Peru proposes law to protect private pension funds

Thu May 5, 2011 7:22pm EDT

  
 * Law would safeguard right to choose privately run funds
 * Humala plan envisions all workers paying into state fund
 * Humala has vowed not to touch AFPs, despite platform
 By Dante Alva
 LIMA, May 5 (Reuters) - Peruvian lawmakers will soon
discuss a proposal that would safeguard $30 billion in private
pension funds from meddling by future governments, the head of
the Congress's economic commission said on Thursday.
 The bill is in response to a clause in presidential
candidate Ollanta Humala's campaign platform calling for all
workers to contribute to a newly revamped public pension system
and making contributions to private funds, known as AFPs,
optional.
 The measure, sent to Congress by President Alan Garcia on
Wednesday, preserves "the right to choose between a public or
private pension fund so that no intervention from authorities
can violate that," commission head Rafael Yamashiro said.
 Private pension funds in Peru, one of the world's
fastest-growing economies, are the biggest investors in the
local stock market and also put money into housing
construction, infrastructure and government bonds.
 "The funds belong to contributors and there can't be
intervention from the government of the day," Yamashiro said.
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 Some analysts fear ultra-nationalist Humala would repeat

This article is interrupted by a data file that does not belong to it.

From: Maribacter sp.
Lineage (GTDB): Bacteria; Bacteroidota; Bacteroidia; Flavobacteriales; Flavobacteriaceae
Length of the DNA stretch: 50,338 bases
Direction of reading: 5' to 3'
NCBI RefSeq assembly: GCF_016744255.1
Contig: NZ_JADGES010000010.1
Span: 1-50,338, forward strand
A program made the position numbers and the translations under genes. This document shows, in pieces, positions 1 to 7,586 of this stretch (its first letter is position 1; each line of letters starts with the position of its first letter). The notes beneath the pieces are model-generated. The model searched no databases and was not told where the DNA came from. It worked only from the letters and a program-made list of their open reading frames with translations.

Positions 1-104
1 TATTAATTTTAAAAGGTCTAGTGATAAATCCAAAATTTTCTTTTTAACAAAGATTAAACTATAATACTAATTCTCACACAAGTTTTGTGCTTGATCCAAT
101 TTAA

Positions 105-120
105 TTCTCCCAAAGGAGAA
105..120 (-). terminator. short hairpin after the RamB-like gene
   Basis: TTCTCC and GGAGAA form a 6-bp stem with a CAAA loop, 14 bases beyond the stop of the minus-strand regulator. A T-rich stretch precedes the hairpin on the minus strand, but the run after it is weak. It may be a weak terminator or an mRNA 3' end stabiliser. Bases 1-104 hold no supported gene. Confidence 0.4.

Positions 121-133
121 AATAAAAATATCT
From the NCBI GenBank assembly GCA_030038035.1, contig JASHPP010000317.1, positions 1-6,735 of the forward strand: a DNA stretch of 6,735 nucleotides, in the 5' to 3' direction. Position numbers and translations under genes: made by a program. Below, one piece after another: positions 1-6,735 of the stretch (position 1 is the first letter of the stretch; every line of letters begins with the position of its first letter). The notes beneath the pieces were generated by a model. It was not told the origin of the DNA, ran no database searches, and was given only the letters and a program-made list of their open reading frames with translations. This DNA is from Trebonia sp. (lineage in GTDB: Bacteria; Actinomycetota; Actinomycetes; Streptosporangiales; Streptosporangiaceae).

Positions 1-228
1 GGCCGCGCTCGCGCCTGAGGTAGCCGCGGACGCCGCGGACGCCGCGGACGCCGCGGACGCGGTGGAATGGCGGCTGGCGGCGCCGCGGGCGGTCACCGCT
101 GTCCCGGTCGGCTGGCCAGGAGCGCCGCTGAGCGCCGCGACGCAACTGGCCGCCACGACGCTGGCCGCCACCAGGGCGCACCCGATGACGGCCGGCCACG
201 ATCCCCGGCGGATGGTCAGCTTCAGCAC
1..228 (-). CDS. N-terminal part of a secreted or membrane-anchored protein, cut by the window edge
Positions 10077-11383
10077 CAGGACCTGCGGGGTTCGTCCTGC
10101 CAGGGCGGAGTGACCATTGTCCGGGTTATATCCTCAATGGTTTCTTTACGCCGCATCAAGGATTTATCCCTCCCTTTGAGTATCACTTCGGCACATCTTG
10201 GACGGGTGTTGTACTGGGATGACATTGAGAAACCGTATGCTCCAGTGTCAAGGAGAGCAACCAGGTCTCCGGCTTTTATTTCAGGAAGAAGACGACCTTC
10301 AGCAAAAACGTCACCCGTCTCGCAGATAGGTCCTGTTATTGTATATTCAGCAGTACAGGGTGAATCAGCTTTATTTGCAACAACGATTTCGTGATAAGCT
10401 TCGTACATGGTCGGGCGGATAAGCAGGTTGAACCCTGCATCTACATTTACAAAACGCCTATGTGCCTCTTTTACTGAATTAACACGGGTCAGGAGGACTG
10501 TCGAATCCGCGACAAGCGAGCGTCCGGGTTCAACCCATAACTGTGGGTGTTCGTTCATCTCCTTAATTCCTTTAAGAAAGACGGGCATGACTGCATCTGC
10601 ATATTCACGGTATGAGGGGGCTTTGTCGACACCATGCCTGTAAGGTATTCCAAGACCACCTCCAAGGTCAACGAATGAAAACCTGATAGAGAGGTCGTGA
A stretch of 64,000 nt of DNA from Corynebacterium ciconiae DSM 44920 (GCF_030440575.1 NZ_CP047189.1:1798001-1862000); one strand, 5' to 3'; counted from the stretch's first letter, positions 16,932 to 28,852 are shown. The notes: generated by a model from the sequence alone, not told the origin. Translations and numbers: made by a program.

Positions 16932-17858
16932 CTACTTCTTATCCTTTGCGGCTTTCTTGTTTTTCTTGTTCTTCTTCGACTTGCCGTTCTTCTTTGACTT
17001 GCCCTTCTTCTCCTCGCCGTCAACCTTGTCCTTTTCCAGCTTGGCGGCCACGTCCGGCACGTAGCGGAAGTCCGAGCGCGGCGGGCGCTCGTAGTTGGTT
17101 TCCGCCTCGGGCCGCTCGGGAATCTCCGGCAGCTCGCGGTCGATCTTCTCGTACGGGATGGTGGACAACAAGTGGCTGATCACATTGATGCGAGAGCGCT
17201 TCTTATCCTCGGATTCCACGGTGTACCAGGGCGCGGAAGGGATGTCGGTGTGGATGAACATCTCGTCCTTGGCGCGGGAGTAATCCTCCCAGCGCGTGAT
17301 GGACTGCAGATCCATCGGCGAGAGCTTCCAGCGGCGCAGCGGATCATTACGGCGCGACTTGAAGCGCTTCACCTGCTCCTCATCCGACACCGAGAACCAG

Argentina's takeover of private pension funds in 2008.
 But Humala, technically tied in polls with right-wing
lawmaker Keiko Fujimori ahead of a June 5 run-off vote,
seemingly backtracked last month when he vowed not to touch the
AFPs if elected. [ID:nN19299960]
 His team says the nationalist party's proposals, including
guaranteed pensions for all Peruvians over 65 years old, would
be funded by new taxes. [ID:nN13295500]
 Peru's anemic public pension system is plagued by problems,
with contributing individuals and firms often missing
payments.
 About 4.7 million people contribute to the AFP funds,
representing the bulk of workers enrolled in a pension plan.
 Humala narrowly lost Peru's 2006 presidential election on a
radical leftist platform and he has since sought to recast
himself as a moderate in the style of Brazil's Luiz Inacio Lula
da Silva.
 He pledges to respect Peru's many free-trade agreements and
an independent central bank, but he has faced increasing
pressure to explain discrepancies between his public positions
and his official campaign platform.
 (Writing by Caroline Stauffer; Editing by Hilary Burke and
Andrew Hay)


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